Sir Paul Nurse’s government-commissioned report, published today, recommends that research councils should not face a wholesale merger, but instead function under a new “arm’s length Non-Departmental Public Body” called Research UK (RUK).
The report, Ensuring a successful UK research endeavour, has been forged in an extremely tough political climate – in the middle of a Spending Review and during a time in which the government is planning big changes to the Department for Business, Industry and Skills (BIS) and all its partner agencies.
Early on in the process of the Nurse Review, it had been thought that Nurse, the Royal Society president, would recommend a merger of research councils, but with the government threatening these bodies in its “BIS2020” review, the 66-year-old has decided (perhaps under pressure from the research community) against giving ministers a “blank cheque”, or providing ammunition that would aid a radical overhaul of the landscape.
The 18,000 word report, around half the length of the recent Green Paper, suggests that a merger of research councils into a single organisation is “not appropriate”. Instead of the massive reorganisation that could have happened, it appears to pave the way to implement an extended version of the research councils’ own plan, “Research Councils Together”.
Research councils are to stay, although will now work more closely together under the new organisation proposed, RUK, which Nurse hopes will lead to increased co-operation. RUK will have more power and a broader remit than Research Councils UK (RCUK); and its CEO, who “should be a highly distinguished scientist”, will report to government and act as the single accounting officer for research. Having one single accounting officer would represent a substantial change – and there are some in the sector that have questioned whether this would leave the remaining councils with substantially reduced power.
In order to “put science at the heart of government”, the report also recommended creating a Ministerial Committee to oversee science and research, chaired by a “senior minister with cross-cutting cabinet responsibilities”, which some believe could ultimately be Chancellor George Osborne.
Nurse said the report aimed to ensure that “Different parts of the UK research system are working effectively together to support an endeavour with impact that is greater than the sum of its parts.
“To achieve this, the research councils must remain distinct in terms of their specialities but should be arranged under a single organisation which can strengthen their collective strategy and voice.”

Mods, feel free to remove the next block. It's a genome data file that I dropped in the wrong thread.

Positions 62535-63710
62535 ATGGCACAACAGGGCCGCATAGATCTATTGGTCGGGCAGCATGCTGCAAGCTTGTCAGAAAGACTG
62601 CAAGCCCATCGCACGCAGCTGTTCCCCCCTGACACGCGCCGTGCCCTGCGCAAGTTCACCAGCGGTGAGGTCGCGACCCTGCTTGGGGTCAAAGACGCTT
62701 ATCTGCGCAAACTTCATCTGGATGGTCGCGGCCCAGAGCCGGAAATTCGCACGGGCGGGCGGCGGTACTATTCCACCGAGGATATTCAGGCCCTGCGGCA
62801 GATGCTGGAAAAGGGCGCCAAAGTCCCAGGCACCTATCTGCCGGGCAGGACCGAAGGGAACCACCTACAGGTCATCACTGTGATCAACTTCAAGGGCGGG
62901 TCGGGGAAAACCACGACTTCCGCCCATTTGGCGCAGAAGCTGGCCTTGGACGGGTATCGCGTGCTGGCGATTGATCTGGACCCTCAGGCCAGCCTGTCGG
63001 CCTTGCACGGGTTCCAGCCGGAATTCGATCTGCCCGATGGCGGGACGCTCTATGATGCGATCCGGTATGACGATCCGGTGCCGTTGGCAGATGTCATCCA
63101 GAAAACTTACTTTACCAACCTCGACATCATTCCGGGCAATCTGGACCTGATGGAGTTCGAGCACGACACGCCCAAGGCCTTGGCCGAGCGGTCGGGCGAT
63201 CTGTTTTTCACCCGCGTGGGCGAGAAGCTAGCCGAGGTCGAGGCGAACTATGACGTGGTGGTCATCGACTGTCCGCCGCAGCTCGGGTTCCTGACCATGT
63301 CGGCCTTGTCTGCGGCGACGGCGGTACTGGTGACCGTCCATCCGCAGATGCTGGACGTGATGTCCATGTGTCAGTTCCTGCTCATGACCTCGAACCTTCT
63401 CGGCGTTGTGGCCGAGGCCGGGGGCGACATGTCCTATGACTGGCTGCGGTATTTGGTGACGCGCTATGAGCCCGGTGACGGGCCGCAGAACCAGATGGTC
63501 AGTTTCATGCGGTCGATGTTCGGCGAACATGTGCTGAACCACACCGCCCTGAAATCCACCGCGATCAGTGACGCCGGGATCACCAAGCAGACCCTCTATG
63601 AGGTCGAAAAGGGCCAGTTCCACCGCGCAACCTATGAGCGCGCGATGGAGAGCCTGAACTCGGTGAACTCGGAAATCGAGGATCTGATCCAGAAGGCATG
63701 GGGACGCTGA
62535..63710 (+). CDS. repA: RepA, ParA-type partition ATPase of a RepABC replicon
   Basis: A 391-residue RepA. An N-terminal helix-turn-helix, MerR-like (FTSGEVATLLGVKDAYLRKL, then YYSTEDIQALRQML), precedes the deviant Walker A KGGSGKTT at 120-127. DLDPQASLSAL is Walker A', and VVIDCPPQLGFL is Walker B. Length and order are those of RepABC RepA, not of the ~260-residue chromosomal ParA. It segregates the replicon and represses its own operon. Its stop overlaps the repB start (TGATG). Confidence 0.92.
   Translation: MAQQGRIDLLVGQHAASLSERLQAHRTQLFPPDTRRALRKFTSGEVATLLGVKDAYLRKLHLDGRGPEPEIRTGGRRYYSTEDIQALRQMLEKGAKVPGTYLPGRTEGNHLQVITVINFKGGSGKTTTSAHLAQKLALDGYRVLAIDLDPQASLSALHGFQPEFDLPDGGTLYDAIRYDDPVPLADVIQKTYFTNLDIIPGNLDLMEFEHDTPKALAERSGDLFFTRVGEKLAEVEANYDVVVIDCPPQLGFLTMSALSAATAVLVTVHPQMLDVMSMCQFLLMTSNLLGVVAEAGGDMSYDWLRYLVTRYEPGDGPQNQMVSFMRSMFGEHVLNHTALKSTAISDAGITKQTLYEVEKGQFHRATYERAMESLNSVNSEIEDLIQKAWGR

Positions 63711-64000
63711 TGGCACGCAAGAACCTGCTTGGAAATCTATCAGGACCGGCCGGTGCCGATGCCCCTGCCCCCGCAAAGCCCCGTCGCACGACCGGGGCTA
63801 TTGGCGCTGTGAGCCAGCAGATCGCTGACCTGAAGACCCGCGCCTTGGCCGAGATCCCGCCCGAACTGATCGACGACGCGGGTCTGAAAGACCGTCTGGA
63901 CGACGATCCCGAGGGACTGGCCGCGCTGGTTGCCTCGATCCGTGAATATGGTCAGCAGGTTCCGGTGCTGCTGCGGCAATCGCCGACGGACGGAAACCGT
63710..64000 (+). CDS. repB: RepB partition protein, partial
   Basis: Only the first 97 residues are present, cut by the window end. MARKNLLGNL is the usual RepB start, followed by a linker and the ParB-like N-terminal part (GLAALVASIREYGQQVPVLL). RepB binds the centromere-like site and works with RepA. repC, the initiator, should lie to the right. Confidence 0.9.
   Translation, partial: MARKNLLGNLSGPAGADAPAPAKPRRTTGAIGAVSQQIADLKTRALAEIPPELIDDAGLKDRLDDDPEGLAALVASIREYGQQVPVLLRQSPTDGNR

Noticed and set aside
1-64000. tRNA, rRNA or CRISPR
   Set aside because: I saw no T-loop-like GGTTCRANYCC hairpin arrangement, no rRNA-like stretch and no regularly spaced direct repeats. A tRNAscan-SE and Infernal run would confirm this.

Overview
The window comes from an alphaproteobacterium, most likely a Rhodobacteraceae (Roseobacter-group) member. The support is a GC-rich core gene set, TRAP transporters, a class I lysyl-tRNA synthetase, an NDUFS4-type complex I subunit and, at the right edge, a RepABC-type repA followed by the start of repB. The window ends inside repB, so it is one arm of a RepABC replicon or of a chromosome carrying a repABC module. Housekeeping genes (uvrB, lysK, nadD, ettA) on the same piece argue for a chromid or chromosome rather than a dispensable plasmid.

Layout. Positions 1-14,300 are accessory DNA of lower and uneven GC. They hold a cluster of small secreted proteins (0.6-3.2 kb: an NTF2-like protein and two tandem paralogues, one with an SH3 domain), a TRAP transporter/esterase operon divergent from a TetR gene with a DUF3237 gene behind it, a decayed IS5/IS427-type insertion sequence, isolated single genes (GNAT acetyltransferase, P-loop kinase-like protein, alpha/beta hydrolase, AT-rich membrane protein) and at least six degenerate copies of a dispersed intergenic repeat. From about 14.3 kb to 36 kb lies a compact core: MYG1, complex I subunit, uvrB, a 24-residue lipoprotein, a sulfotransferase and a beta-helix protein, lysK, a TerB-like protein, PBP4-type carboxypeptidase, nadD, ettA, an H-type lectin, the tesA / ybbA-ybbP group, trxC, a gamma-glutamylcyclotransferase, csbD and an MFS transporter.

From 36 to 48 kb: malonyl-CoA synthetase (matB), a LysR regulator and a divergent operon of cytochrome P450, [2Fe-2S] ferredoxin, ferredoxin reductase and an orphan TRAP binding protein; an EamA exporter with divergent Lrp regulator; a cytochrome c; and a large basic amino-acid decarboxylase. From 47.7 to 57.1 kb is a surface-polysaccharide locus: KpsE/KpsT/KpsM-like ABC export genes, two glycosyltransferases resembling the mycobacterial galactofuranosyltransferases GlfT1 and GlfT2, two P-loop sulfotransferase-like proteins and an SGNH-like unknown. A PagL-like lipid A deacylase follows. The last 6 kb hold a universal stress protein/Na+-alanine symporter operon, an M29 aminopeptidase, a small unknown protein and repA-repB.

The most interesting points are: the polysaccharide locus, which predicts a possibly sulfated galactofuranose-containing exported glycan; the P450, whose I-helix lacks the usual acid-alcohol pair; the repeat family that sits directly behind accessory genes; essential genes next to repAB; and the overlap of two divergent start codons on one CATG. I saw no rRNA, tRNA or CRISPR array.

He used the analogy of the RUK CEO as a “vice chancellor” and the heads of the seven research councils as “faculty deans”, to explain how he envisions the relationship between RUK and the councils.
Following the publication of the Green Paper and the government’s intention to merge the Higher Education Funding Council for England (HEFCE) and the Office for Fair Access (OFFA) into the Office for Students, it is thought that the intention is to move HEFCE’s responsibility for managing the Research Excellence Framework and distributing quality-related research (QR) funding over to RUK. The Nurse Review makes a strong commitment to keeping the dual support system, although it implies that the entire system could be managed under one organisational roof, if needed.
Universities and science minister Jo Johnson says the government will “carefully consider its recommendations to establish Research UK” alongside the Green Paper consultation, which ends on 15 January.
Pam Tatlow, chief executive of Million+ said:
“The jury is out as to whether Research UK […] should be responsible for QR research funding but in any case this proposal raises important questions about the principle and merits of having a UK-wide research infrastructure.”
Maddalaine Ansell, chief executive of University Alliance, commented on the report’s commitment to maintain the dual support mechanism (despite RUK taking on research funding responsibilities currently with HEFCE):
“The dual support system drives dynamism and innovation. As Sir Paul’s report recognises, this system has served the UK well – with a wide range of institutions producing world-leading research across multiple disciplines.
“Peer review is the best way to identify this excellence. The Haldane principle should continue to guide funding.”
University and College Union president Sally Hunt said:
“We would encourage research councils and any new body to examine how they can encourage the sustainable employment of research staff within universities. The current short-term funding model means too many talented researchers are wasting time chasing funding or leaving the sector.”
Many others believe the road to implementation of the Nurse Review is rocky, with a Spending Review now imminent and research falling under the responsibility of Secretary of State Sajid Javid, who has made clear his desire to radically simply the research funding landscape.
You can read the Nurse Review and supporting documents here.